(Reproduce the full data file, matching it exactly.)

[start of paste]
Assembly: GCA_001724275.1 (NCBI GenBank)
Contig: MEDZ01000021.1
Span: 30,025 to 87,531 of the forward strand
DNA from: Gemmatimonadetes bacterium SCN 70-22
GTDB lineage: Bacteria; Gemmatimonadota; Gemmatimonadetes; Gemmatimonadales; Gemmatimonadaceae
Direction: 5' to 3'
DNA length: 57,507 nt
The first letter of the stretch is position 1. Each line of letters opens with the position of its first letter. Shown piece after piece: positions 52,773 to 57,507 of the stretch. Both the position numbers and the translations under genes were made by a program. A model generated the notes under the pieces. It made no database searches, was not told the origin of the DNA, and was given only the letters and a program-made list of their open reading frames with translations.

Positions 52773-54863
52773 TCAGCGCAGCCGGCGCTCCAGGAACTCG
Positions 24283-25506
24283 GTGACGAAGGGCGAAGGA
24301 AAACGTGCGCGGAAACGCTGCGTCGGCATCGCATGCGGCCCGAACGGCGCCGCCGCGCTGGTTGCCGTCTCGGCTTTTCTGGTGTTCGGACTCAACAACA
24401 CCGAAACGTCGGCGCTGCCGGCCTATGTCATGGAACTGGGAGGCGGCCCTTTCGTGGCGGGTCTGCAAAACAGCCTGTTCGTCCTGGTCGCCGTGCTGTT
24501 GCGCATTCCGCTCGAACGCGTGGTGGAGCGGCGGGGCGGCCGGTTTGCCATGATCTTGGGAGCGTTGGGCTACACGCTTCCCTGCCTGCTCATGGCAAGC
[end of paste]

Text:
Assembly: GCA_001724275.1 (NCBI GenBank)
Contig: MEDZ01000021.1
Span: 30,025 to 87,531 of the forward strand
DNA from: Gemmatimonadetes bacterium SCN 70-22
GTDB lineage: Bacteria; Gemmatimonadota; Gemmatimonadetes; Gemmatimonadales; Gemmatimonadaceae
Direction: 5' to 3'
DNA length: 57,507 nt
The first letter of the stretch is position 1. Each line of letters opens with the position of its first letter. Shown piece after piece: positions 52,773 to 57,507 of the stretch. Both the position numbers and the translations under genes were made by a program. A model generated the notes under the pieces. It made no database searches, was not told the origin of the DNA, and was given only the letters and a program-made list of their open reading frames with translations.

Positions 52773-54863
52773 TCAGCGCAGCCGGCGCTCCAGGAACTCG
Positions 24283-25506
24283 GTGACGAAGGGCGAAGGA
24301 AAACGTGCGCGGAAACGCTGCGTCGGCATCGCATGCGGCCCGAACGGCGCCGCCGCGCTGGTTGCCGTCTCGGCTTTTCTGGTGTTCGGACTCAACAACA
24401 CCGAAACGTCGGCGCTGCCGGCCTATGTCATGGAACTGGGAGGCGGCCCTTTCGTGGCGGGTCTGCAAAACAGCCTGTTCGTCCTGGTCGCCGTGCTGTT
24501 GCGCATTCCGCTCGAACGCGTGGTGGAGCGGCGGGGCGGCCGGTTTGCCATGATCTTGGGAGCGTTGGGCTACACGCTTCCCTGCCTGCTCATGGCAAGC